DYSTOPIA at CAPC, Bordeaux
The exhibition “Dystopia” is the offshoot of a screenplay proposed by the American science-fiction writer and theoretician Mark von Schlegell. In this screenplay, which has acted as a basis for the exhibition’s construction by Mark von Schlegell and Alexis Vaillant, a curator at the CAPC, dystopia, or utopia’s wretched flipside, has been taken not as an end but as a beginning.
Against a backdrop of world crisis, contemporary art is faced by its own theoretical termination, within a reality laid completely bare. The utopian avant-garde is itself perceived as being in cahoots with a destructive consumerist capitalism whose fatal course seems impossible to slow down. For Mark von Schlegell, the traditional Dystopia coming from the Enlightenment and understood as “an imaginary place with a worst-case scenario”* offers contemporary art a possible future.
Dystopia is the present based on which our vision of the past and the future seems altered. Plunged in the present, dystopian art is restricted by a limited viewpoint which gives rise to an indeterminate and potential fictional narrative. As in the theory whereby new worlds come into being in black holes, it is in a dystopian concentrate that utopias appear. It is based on the non-place of dystopia that utopia is conceived in its ideal and uncertain dimensions. Something which prompts Mark von Schlegell to say that: “Dystopia is today”.
The sculptures, installations, paintings, performances, films and publications of 46 international artists, some established, others burgeoning, are being shown throughout the ground floor of the CAPC. Haunted by flaws and disorder, the works can be seen as much as apocalyptic visions as abstract speculations addressing the present. As von Schlegell wished, they encourage a reading of the show as a work of fiction, as is attested to by the book accompanying the exhibition, and written in tandem with it. Titled New Dystopia, this illustrated book is Mark von Schlegell’s latest novel. The exhibition, for its part, is divided into two parts. On the one hand, a dystopian landscape arrayed in the CAPC’s nave and devised like a John Carpenter film set and, on the other, seven rooms or cells where, in a reflective way, the works explore the dystopian aspects of our day and age. Lastly, the whole presentation is plunged into a “Fahrenheit-red” colour bath, which conjures up a world that is as if caught in a sort of on-going sunset.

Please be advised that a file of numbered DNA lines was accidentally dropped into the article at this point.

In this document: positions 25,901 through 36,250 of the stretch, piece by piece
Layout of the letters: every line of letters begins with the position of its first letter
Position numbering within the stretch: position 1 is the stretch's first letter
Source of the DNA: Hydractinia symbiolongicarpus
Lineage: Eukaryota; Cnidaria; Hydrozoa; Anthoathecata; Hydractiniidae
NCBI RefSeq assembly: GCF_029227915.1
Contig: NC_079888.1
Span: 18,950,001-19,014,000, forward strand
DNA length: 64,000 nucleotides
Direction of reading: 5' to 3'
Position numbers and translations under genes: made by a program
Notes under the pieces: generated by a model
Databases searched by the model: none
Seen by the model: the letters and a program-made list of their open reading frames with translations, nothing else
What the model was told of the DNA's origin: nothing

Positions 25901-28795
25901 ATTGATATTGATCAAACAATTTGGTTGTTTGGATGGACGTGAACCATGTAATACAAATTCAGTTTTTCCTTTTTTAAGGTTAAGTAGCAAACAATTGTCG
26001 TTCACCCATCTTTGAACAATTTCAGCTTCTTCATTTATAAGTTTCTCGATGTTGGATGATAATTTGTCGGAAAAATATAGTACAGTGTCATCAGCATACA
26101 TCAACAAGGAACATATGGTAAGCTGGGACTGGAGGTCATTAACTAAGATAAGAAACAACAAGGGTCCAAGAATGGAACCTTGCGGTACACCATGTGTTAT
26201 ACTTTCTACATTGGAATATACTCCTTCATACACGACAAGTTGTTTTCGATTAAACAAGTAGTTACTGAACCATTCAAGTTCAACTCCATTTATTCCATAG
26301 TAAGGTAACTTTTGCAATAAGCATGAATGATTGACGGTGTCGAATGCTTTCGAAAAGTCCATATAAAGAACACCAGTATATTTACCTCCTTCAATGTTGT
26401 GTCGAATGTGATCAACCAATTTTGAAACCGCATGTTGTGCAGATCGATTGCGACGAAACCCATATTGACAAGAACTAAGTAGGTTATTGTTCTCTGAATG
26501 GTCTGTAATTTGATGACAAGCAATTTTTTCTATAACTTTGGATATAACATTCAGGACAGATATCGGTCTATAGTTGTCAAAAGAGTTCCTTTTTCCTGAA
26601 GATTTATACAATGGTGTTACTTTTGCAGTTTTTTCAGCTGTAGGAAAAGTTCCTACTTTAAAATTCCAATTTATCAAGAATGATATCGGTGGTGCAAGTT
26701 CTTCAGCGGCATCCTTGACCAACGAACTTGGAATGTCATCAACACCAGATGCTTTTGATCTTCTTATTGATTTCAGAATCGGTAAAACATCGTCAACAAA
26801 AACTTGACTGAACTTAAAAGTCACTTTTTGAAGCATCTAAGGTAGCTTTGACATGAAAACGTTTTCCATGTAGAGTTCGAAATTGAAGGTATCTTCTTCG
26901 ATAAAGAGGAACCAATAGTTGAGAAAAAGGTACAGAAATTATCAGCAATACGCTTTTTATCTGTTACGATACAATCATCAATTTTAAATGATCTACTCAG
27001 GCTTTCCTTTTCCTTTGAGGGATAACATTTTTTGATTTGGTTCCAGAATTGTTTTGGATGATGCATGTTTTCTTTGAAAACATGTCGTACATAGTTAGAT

Wallace Berman / Cosima von Bonin / Brian Calvin /Tony Carter / Marc Camille Chaimowicz / Peter Coffin / Simon Denny / Andreas Dobler / Roe Ethridge / Keith Farquhar / Hans-Peter Feldmann / Aurélien Froment / Cyprien Gaillard / Isa Genzken / Dan Graham / Robert Grosvenor / Sebastian Hammwöhner / Roger Hiorns / Ull Hohn / Des Hughes / Peter Hutchinson / Sergej Jensen / On Kawara / Michael Krebber / Jesús Mari Lazkano / Rita McBride / John Miller / Pathetic Sympathy Seekers / Manfred Pernice / Stephen G. Rhodes / Glen Rubsamen / Sterling Ruby / Julia Scher / Frances Scholz / Michael Scott / Markus Selg / Reena Spaulings / Michael Stevenson / Tommy Støckel / Josef Strau / Blair Thurman / Mathieu Tonetti / Oscar Tuazon / Franz West / Jordan Wolfson
Top – Josef Strau, Lamp for the Bad Conscience, 2007. Courtesy: Vilma Gold, London
Isa Genzken, Nofretete, 2010. Courtesy: Chantal Crousel, Paris. Photo: Florian Kleinefenn
Peter Coffin, Untitled (line), 2010, installation view, “Qualunque Light at Crédac Paris”, 2010. Courtesy: the artist and Galerie Perrotin, Paris. Photo: André Morin
Aurélien Froment, Pulmo Marina, 2010. Courtesy: the artist, Marcelle Alix, Paris and Motive Gallery, Amsterdam
Michael Krebber, INT (green), 2010. Courtesy: Galerie Daniel Buchholz, Köln/Berlin